Ars Poetica?

The purpose of poetry is to remind us
how difficult it is to remain just one person,
for our house is open, there are no keys in the doors,
and invisible guests come in and out at will.

What I’m saying here is not, I agree, poetry
as poems should be written rarely and reluctantly,
under unbearable duress and only with the hope
that good spirits, not evil ones, choose us for their instrument.

From “Ars Poetica?” by Czeslaw Milosz

Marie Howe

I found this poem this morning called Part of Eve’s Discussion by Marie Howe. I keep reading it over and over thinking back to moments of stillness I’ve had like that.

It was like the moment when a bird decides not to eat from your hand,
and flies, just before it flies, the moment the rivers seem to still
and stop because a storm is coming, but there is no storm, as when
a hundred starlings lift and bank together before they wheel and drop,
very much like the moment, driving on bad ice, when it occurs to you
your car could spin, just before it slowly begins to spin, like
the moment just before you forgot what it was you were about to say,
it was like that, and after that, it was still like that, only
all the time.

Agnes Martin Poetry

I can see humility
Delicate and white
It is satisfying
Just by itself…
And Trust
absolute trust
a gift
a precious gift
I would rather think of humility than
anything else.
Humility, the beautiful daughter
She cannot do either right or wrong
She does not do anything
All of her ways are empty
Infinitely light and delicate
She treads an even path.
Sweet, smiling, uninterrupted, free.

Agnes Martin

I am not I

I am not I.
I am this one
walking beside me whom I do not see,
whom at times I manage to visit,
and whom at other times I forget;
the one who remains silent while I talk,
the one who forgives, sweet, when I hate,
the one who takes a walk when I am indoors,
the one who will remain standing when I die.

Poetry has been heavy on me lately. I found this one today by Juan Ramon Jimenez.

Nobilty by Alice Carey

I read a piece of this poem by Alice Carey in a book I was reading a few months ago and reread it again last night. I remember it really resonating with me, and I dog-eared the page, so that I could find it again in the future. It’s the first four lines starting with We cannot make bargains for blisses. What a great piece of poetry. Read on …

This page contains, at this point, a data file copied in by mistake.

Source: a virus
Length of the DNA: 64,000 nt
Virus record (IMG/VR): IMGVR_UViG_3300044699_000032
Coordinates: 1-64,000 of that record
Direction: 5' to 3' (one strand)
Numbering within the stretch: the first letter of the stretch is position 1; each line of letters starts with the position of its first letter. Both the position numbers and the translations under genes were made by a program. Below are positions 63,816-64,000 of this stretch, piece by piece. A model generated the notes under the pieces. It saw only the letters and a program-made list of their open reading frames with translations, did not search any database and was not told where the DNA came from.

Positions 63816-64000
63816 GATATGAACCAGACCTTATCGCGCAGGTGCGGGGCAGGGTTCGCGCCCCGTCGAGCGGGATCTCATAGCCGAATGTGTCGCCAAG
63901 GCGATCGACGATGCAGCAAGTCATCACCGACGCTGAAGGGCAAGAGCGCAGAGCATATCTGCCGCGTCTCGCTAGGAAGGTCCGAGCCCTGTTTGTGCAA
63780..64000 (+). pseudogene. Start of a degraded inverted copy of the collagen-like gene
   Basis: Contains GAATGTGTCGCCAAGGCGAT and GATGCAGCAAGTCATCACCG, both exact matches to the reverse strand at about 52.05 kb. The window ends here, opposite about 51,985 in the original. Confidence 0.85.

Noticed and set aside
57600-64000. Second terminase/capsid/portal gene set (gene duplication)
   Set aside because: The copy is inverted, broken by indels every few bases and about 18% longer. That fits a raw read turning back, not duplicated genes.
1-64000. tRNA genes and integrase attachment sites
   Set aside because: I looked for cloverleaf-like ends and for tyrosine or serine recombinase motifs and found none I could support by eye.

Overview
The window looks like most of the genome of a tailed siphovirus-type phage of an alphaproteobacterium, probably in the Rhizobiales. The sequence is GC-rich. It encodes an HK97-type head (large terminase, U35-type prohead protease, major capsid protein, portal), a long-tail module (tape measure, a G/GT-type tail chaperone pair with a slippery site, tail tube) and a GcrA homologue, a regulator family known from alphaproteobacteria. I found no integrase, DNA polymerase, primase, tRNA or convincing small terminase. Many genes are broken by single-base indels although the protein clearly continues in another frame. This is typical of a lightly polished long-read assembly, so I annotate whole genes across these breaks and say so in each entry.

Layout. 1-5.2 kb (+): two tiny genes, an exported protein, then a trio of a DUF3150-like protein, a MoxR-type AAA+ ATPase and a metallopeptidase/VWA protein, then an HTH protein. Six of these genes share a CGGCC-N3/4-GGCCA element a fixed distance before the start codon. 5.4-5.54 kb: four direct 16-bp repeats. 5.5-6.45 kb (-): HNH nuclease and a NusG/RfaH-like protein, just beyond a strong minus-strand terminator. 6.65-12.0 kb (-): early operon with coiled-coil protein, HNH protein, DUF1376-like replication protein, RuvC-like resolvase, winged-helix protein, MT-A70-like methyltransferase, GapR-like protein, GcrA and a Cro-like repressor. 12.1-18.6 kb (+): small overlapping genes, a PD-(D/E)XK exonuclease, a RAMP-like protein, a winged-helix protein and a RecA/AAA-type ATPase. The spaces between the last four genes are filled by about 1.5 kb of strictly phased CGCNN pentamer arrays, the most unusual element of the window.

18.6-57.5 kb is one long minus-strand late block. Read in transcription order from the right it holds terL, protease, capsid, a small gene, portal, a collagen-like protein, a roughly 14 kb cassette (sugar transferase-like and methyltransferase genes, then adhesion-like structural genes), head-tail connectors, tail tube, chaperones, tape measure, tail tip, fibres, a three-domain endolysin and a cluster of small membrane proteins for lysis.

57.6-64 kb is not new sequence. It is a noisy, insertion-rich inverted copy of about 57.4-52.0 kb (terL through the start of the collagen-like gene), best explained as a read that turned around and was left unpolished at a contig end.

True worth is in being, not seeming,
In doing, each day that goes by,
Some little good—not in dreaming
Of great things to do by and by.
For whatever men say in their blindness,
And spite of the fancies of youth,
There’s nothing so kingly as kindness,
And nothing so royal as truth.

We get back our mete as we measure—
We cannot do wrong and feel right,
Nor can we give pain and gain pleasure,
For justice avenges each slight.
The air for the wing of the sparrow,
The bush for the robin and wren,
But always the path that is narrow
And straight, for the children of men.

‘Tis not in the pages of story
The heart of its ills to beguile,
Though he who makes courtship to glory
Gives all that he hath for her smile.
For when from her heights he has won her,
Alas! it is only to prove
That nothing’s so sacred as honor,
And nothing so loyal as love!

We cannot make bargains for blisses,
Nor catch them like fishes in nets,
And sometimes the thing our life misses
Helps more than the thing which it gets.
For good lieth not in pursuing,
Nor gaining of great nor of small,
But just in the doing, and doing
As we would be done by, is all.

Through envy, through malice, through hating,
Against the world, early and late,
No jot or our courage abating—
Our part is to work and to wait.
And slight is the sting of his trouble
Whose winnings are less than his worth;
For he who is honest is noble,
Whatever his fortunes or birth.